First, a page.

We may here mention some other disadvantages of the upright position
which Dr. Clevenger has omitted. Foremost comes the liability to fall
due to an erect posture supported upon two feet only. Four-footed
animals in their natural haunts are little liable to fall; if one foot
slips or fails to find hold, the other three are available. If a fall
does occur on level ground, there is very little danger to any mammal
nearly approaching man in bulk and weight. Their vital parts, especially
the heart and the head, are ordinarily so near the ground that to them
the shock is comparatively slight. To human beings the effects of a
fall on smooth, level ground are often serious, or even deadly. We need
merely call to mind the case of the illustrious physicist whom we have
so recently and suddenly lost.

The upright attitude involves a further sourge of danger. In few parts
(if any) of the body is a blow more fatal than over what is popularly
called the "pit of the stomach." In the quadruped this part is little
exposed either to accidental or intentional injuries. In man it is quite
open to both. A blow, a kick, a fall among stones, etc., may thus easily
prove fatal.

Another point is the exposure and prominence of the generative organs,
which in most other animals are well protected. Leaving danger out of
the question, it may be asked whether we have not here the origin of
clothing? The assumption of the upright posture may have made primitive
man aware of his nakedness.

Returning to the illustrations furnished by Dr. Clevenger, we are
reminded that another disadvantage which occurs from the upright
position of man is his greater liability to inguinal hernia. In
quadrupeds the main weight of the abdominal viscera is supported by the
ribs and by strong pectoral and abdominal muscles. The weakest part of
the latter group of muscles is in the region of Poupart's ligament,
above the groin. Inguinal hernia is rare in other vertebrates because
this weak part is relieved by the pressure of the viscera. In man the
pelvis receives almost the entire load of the intestines, and hence Art
is called in to compensate the deficiencies of nature, and an immense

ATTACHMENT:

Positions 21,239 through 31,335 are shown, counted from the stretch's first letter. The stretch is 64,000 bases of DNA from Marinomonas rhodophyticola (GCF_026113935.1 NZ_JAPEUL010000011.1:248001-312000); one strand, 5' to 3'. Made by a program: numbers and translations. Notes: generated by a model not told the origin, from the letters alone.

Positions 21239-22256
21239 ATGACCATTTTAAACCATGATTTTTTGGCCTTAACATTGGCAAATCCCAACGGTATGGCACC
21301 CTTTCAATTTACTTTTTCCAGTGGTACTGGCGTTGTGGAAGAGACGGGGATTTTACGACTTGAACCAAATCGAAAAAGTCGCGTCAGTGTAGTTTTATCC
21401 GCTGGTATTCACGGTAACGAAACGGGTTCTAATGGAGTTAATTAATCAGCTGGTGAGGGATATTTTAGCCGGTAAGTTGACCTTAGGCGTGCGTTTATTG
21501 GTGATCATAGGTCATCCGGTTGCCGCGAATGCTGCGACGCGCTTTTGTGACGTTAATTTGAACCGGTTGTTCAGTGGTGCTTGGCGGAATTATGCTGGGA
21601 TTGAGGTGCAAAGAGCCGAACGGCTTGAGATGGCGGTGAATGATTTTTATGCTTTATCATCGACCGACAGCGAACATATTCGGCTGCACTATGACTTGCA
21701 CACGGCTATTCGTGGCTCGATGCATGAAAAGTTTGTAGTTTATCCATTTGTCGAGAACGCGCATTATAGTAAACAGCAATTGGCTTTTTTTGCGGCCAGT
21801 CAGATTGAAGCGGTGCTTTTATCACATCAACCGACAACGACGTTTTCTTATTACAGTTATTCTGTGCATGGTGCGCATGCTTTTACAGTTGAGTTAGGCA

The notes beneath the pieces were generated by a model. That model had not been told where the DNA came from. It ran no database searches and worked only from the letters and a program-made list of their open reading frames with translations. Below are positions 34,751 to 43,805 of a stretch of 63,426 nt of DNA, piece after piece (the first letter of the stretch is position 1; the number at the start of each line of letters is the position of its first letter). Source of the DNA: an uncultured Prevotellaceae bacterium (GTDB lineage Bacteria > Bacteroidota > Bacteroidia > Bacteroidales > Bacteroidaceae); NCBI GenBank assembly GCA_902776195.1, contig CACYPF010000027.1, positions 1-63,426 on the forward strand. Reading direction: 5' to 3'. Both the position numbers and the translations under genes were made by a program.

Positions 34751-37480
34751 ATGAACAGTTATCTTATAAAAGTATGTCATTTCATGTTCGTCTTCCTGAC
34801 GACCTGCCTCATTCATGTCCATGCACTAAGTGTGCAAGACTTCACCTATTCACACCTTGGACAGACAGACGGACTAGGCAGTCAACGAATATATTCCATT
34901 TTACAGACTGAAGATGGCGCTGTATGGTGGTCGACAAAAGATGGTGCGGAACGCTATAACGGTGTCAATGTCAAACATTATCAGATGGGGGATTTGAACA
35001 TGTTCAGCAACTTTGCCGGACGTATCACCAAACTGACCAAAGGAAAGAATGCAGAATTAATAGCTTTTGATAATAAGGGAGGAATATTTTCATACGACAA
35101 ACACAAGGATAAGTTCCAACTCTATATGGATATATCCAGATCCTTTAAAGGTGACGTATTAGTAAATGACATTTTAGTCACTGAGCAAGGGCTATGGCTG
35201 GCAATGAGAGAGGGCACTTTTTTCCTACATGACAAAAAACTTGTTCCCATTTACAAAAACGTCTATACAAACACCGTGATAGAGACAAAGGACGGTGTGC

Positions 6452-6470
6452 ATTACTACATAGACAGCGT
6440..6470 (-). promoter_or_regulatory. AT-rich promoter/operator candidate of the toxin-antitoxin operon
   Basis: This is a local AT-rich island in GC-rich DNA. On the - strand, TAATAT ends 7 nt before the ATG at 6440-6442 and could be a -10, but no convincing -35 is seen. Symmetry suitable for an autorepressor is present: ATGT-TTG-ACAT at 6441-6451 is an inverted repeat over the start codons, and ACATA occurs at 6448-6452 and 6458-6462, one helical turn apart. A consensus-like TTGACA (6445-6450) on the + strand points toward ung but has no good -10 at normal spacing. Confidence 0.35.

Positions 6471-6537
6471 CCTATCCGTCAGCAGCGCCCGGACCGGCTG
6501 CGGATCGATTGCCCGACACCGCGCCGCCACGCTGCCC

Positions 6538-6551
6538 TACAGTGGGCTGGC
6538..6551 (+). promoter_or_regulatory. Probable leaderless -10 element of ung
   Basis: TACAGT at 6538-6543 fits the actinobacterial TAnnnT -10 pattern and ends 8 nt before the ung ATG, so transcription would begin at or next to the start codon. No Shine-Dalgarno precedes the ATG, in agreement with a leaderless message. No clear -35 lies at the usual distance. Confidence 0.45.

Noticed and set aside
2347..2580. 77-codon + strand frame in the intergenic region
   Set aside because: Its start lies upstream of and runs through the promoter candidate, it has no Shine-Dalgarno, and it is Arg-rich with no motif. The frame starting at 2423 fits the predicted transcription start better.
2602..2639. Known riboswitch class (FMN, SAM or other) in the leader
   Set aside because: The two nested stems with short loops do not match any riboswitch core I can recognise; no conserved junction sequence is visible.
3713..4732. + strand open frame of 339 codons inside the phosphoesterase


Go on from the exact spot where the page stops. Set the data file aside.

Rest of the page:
number of trusses have to be manufactured and used. It is calculated
that 20 per cent. of the human family suffer in this way. Strangulated
hernia frequently causes death. The liability to femoral hernia is in
like manner increased by the upright position.

Now, if man has always been erect from his creation--or, if that term be
disliked, from his origin--we have evidently nothing to hope from the
future in the way of an amendment of this and other defects. But if we
have sprung from a quadrupedal animal, and have by degrees adopted
an upright position, to which we are as yet imperfectly adapted, the
muscular tissues of the abdomen will doubtless in the lapse of ages
become strengthened to meet the demand made upon them, so that the
liability to rupture will decrease. In like manner the other defects
above enumerated may gradually be rendered less serious.

A most important point remains; the peritoneal ligaments of the uterus
fully subserve suspensory functions. The anterior, posterior, and
lateral ligaments are mainly concerned in preventing the gravid uterus,
in quadrupeds, from pitching too far forward toward the diaphragm. The
round ligaments are utterly unmeaning in the human female, but in the
lower animals they serve the same purpose as the other ligaments.
Prolapsus uteri, from the erect position and the absence of supports
adapted to the position, is thus rendered common, destroying the health
and happiness of multitudes.

As a simple deduction from mechanical laws, it would readily follow that
any animal or race of men which had for the longest time maintained an
erect position would have straighter abdomens, wider pelvic brims with
contracted pelvic outlets, and that the weight of the spinal column
would force the sacrum lower down. This, generally speaking, we find to
be the case. In quadrupeds the box-shaped pelvis, which admits of easy